Tuesday, May 31, 2011


I wear it everywhere I go, hoping - praying, it will somehow speak when the innate shyness and timidity leave me tongue-tied.

It is easy to be bold with words written or shared within the sheltered community that is my comfort zone. It is another matter entirely when I step out into the world.

I didn't notice her until she picked up the one apple that sent the others cascading to the floor. I picked them up before she had a chance to get to them and walked over to put them back in place.

"I have arthritis so bad in my shoulder. I have had it for forty years, and they say they can't do anything about it. I'm too old."

I looked into her sweet face and saw her smile. She was tiny, hair pulled back into a bun, wire-rimmed glasses and dressed up as women of her generation tend to do. Thinking back, I can't remember exactly what she was wearing. I was captivated by her face and softly accented voice.

We talked about pain medication and natural remedies for a minute or two, then continued our separate journeys through the labyrinth that makes up the huge Commissary.

Our paths crossed again in the aisle lined with cereals, granola bars, spices, beans and a dozen other products of varying colors and sizes.

"I'm going to forget bread crumbs again. I can never find them. There are so many things I just get confused." The beautiful smile again as she shook her head at her own forgetfulness.

"It's right here - at the end of the aisle."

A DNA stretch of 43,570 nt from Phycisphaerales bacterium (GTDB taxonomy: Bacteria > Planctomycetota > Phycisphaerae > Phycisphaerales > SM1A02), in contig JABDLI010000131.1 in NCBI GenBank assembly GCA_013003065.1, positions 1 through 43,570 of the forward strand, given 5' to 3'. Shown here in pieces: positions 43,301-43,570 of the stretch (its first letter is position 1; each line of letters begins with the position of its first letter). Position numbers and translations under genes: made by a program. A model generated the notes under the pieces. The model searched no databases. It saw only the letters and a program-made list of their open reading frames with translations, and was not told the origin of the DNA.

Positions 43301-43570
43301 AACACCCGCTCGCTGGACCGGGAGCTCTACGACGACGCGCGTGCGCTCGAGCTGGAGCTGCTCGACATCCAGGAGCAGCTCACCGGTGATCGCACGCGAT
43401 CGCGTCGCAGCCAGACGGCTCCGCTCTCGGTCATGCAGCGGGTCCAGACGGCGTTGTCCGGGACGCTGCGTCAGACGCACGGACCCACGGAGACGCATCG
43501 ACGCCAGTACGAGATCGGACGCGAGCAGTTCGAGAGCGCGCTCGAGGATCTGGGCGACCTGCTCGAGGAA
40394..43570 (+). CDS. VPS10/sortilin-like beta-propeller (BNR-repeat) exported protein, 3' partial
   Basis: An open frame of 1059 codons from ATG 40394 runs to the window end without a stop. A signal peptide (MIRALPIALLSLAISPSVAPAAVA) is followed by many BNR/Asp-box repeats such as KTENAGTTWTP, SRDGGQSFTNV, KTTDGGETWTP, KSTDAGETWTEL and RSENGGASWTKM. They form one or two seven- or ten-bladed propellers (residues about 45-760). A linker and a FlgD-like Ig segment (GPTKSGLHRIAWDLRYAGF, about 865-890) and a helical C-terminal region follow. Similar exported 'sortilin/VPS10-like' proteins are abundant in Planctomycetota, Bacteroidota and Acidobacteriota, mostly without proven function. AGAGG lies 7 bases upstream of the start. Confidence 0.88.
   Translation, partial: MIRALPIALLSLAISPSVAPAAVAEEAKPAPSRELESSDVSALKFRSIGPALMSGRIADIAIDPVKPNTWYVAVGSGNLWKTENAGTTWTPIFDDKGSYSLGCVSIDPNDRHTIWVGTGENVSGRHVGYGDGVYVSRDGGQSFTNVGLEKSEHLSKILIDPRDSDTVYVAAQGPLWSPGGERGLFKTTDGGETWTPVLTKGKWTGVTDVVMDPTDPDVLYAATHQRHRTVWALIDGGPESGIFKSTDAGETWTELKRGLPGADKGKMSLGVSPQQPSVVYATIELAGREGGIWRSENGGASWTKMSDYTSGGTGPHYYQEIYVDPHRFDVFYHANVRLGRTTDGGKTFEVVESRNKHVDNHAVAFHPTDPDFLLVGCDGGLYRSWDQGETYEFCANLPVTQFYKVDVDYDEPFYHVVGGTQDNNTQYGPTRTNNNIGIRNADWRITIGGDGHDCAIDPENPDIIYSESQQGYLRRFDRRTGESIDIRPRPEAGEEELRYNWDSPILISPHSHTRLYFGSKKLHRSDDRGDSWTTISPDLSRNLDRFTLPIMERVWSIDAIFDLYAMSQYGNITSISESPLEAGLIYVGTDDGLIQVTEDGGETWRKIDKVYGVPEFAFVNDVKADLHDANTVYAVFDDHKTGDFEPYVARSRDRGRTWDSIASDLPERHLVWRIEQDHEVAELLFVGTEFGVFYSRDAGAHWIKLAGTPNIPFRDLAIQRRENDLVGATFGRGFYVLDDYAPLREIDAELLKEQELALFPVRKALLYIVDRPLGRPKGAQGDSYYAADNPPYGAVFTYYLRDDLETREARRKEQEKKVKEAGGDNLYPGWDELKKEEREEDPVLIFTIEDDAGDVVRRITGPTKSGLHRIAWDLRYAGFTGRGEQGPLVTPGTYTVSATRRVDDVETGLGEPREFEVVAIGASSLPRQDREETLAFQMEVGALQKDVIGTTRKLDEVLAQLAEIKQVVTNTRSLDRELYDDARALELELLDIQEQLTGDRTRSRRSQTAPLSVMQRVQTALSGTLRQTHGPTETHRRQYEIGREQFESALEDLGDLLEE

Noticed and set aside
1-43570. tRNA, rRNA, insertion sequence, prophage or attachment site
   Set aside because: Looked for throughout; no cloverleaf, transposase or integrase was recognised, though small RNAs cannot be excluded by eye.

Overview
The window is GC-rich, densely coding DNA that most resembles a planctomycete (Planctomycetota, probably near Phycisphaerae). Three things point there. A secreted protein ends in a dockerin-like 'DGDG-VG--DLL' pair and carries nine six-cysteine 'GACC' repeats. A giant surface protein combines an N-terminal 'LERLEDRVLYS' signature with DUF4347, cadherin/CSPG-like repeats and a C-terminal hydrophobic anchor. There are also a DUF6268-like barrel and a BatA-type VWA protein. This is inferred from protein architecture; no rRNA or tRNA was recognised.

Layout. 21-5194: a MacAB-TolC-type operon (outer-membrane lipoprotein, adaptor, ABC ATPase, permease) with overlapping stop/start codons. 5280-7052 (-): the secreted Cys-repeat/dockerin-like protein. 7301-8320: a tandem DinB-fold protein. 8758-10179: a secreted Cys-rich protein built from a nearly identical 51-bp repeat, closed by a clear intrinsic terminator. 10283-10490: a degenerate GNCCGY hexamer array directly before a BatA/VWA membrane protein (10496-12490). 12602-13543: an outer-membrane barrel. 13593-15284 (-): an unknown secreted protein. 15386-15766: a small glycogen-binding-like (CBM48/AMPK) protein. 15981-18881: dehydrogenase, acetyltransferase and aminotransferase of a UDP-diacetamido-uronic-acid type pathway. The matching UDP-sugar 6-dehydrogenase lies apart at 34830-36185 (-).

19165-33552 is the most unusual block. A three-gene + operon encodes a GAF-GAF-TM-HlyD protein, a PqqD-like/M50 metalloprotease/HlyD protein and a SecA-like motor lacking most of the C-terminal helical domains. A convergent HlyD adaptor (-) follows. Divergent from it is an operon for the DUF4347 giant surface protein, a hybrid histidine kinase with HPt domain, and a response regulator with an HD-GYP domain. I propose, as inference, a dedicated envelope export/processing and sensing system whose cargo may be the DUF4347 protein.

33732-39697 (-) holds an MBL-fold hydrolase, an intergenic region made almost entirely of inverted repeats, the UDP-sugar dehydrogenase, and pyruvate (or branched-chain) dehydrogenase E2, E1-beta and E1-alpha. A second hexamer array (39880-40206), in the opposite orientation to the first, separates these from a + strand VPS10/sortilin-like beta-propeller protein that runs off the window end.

We walked the distance to the bread crumb section together. The round containers were high up on the top shelf.

"Shall I get it for you? Oh - look; here is one with a coupon."

We stood together deciding on plain or Italian and feeling pleased at finding a bargain.

"It's big, and it's just me. But my son comes to visit. I'm 87 years old. My husband died twenty years ago."

I listened as she told me about a medical scare she experienced a while ago. She had to be hospitalized, and the doctors couldn't find out what was wrong.

"I'm fine now, but sometimes I worry..." Her words trailed off.

I can't remember what I said; tried to find words to encourage. Then turned to get the can of beans my husband had requested.

"Caroline. My name is Caroline."

"I'm Linda. I'm so glad to meet you."

"Thank you for helping me."

She continued on her way. I only caught one more glimpse of her in the bread aisle.

I thought about her on the way home. Caroline. The same age as my Mom; living all alone. Why didn't I say more? Why didn't I offer to pray with her - for her.

Oh Father I have so much, and I gave so little. Please help me to be bold for You. How can I withhold something so precious? Could You, in some way, use this encounter to bless Caroline?